Jesus Seminar: No Hidden Agenda
The Five Gospels (Funk, et al., 1993) is not your mother’s Bible. It is a reference work summarizing the present conclusions of Fellows of the Jesus Seminar. The authors wish you to know, from the very beginning, that this book is not the Gospel for conservative Christianity. They appear to sneer at translations “made by academics and endorsed by church boards” (p. xiv). They state that their translation, the Scholars Version, “is free of ecclesiastical and religious control” (p. xviii). Indeed, as its name intends to convey, this is a work “authorized by scholars.” By implication, other versions are suspect because their respective translators allowed their beliefs, or the constraints of church politics, to influence their work.
Of course, anyone who has studied the history of translations acknowledges this potential bias, and compensates accordingly. The Five Gospels is no less deserving of careful consideration. For all its claims to objectivity, Bible students also must consider the translation biases of this new Gospel account [see feature article].
However, these biases go beyond a higher critical approach to translation. The authors make it known that their work upholds the naturalistic world view. They dedicate the book to Galileo Galilei “who altered our view of the heavens forever,” to Thomas Jefferson “who took scissors and paste to the gospels,” and David Friedrich Strauss “who pioneered the quest of the historical Jesus.” They use Galileo and Scopes to perpetuate the tired and questionable conflict metaphor of science versus faith (see Major, 1994). In their assessment,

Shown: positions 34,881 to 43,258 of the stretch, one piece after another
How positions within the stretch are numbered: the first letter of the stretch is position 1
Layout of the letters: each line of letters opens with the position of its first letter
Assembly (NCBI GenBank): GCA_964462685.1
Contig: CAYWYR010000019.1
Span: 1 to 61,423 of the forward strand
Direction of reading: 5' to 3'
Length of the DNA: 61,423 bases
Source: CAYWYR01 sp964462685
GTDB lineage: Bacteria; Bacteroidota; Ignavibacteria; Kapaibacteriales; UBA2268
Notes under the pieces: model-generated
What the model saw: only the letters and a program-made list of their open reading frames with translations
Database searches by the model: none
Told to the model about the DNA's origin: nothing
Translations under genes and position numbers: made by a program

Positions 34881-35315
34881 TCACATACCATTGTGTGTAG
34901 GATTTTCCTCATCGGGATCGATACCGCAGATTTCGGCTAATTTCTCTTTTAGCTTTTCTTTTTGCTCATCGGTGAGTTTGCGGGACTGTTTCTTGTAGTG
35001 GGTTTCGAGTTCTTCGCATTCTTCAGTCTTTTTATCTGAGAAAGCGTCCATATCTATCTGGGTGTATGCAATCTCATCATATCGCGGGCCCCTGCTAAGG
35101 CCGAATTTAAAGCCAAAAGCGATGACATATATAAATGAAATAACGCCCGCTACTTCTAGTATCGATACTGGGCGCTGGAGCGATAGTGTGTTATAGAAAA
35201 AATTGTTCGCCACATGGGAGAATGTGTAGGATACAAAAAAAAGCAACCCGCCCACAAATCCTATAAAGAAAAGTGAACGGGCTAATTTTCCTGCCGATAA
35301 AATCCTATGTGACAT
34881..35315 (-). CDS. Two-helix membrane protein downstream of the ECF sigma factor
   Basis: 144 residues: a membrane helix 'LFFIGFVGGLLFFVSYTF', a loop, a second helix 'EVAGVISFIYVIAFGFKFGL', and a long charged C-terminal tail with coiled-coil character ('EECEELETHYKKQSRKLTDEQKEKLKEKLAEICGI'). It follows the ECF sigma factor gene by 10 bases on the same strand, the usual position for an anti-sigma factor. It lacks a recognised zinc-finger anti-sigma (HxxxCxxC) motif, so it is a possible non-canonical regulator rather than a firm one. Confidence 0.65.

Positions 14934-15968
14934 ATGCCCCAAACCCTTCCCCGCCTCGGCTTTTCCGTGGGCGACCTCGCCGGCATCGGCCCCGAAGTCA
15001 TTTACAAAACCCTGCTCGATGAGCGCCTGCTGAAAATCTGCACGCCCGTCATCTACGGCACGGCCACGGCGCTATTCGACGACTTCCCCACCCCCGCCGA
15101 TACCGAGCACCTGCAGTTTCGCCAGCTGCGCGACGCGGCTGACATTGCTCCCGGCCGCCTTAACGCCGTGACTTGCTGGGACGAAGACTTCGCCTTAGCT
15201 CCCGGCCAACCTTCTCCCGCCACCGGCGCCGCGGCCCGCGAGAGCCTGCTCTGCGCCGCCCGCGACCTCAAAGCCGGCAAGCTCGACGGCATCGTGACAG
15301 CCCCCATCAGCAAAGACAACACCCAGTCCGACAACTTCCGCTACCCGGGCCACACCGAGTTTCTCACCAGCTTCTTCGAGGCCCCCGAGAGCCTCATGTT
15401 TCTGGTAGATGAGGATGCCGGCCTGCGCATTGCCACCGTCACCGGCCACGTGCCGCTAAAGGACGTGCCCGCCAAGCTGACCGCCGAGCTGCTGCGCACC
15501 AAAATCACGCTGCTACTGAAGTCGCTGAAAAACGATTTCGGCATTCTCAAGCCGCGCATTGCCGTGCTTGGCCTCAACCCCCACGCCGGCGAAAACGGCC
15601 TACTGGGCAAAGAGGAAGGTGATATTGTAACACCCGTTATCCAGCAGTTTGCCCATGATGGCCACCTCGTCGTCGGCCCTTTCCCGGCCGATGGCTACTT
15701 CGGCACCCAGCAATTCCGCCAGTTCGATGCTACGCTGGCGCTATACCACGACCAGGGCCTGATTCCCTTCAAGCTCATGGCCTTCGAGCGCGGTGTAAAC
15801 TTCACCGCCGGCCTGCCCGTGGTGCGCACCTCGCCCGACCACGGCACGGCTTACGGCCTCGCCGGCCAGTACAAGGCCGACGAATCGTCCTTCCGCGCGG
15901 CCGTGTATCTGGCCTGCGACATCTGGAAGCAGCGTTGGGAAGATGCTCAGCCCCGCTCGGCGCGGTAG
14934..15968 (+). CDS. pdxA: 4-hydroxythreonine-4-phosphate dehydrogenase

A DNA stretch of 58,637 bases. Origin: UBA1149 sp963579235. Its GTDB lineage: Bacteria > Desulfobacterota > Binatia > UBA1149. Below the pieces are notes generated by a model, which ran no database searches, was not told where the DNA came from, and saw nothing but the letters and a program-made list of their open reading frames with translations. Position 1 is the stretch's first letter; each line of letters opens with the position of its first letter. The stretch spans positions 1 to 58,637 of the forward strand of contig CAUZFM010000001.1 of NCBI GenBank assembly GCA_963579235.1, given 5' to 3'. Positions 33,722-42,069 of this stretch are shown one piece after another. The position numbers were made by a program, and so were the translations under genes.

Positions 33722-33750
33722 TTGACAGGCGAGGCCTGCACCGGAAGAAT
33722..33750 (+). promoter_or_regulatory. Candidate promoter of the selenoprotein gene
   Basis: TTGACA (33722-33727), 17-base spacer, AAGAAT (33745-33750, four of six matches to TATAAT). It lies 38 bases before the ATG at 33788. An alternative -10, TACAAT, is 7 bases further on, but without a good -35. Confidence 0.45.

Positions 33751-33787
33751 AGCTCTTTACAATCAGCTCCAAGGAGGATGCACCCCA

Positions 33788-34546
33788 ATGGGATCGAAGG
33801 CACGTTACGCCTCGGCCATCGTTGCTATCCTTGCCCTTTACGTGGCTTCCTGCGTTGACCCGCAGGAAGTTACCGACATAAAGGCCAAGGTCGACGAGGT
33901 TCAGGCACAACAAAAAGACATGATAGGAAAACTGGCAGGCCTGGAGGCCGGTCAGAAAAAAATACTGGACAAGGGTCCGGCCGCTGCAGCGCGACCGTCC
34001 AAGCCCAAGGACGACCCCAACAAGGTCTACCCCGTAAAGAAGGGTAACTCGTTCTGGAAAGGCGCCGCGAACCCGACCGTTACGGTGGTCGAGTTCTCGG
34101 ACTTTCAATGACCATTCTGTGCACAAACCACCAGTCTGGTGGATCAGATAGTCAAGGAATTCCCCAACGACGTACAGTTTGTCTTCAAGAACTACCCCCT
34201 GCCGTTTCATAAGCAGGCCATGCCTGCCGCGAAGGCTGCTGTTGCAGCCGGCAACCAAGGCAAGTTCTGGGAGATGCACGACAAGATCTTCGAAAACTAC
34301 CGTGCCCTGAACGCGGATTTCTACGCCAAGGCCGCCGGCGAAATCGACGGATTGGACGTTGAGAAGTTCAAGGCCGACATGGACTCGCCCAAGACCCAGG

The contemporary religious controversy, epitomized in the Scopes trial and the continuing clamor for creationism as a viable alternative to the theory of evolution, turns on whether the worldview reflected in the Bible can be carried forward into this scientific age and retained as an article of faith. Jesus figures prominently in this debate. The Christ of creed and dogma, who had been firmly in place in the Middle Ages, can no longer command the assent of those who have seen the heavens through Galileo’s telescope (p. 2).
In other words, if we give up a literal Creator, then we also should give up divine inspiration and a miracle-performing, risen Christ. Clearly, their mission is to constrain biblical history by empirical science, just as evolutionists have attempted to constrain natural history by empirical science. However, this changes neither the deliberate bias of naturalism against non-naturalistic answers, nor the obvious limitations of empirical science.
Funk, Robert W., Roy W. Hoover, and the Jesus Seminar (1993), The Five Gospels—The Search for the Authentic Words of Jesus (New York: Macmillan).
Major, Trevor (1994), “Is Creation Science?,” Reason & Revelation, 14:17-23, March.
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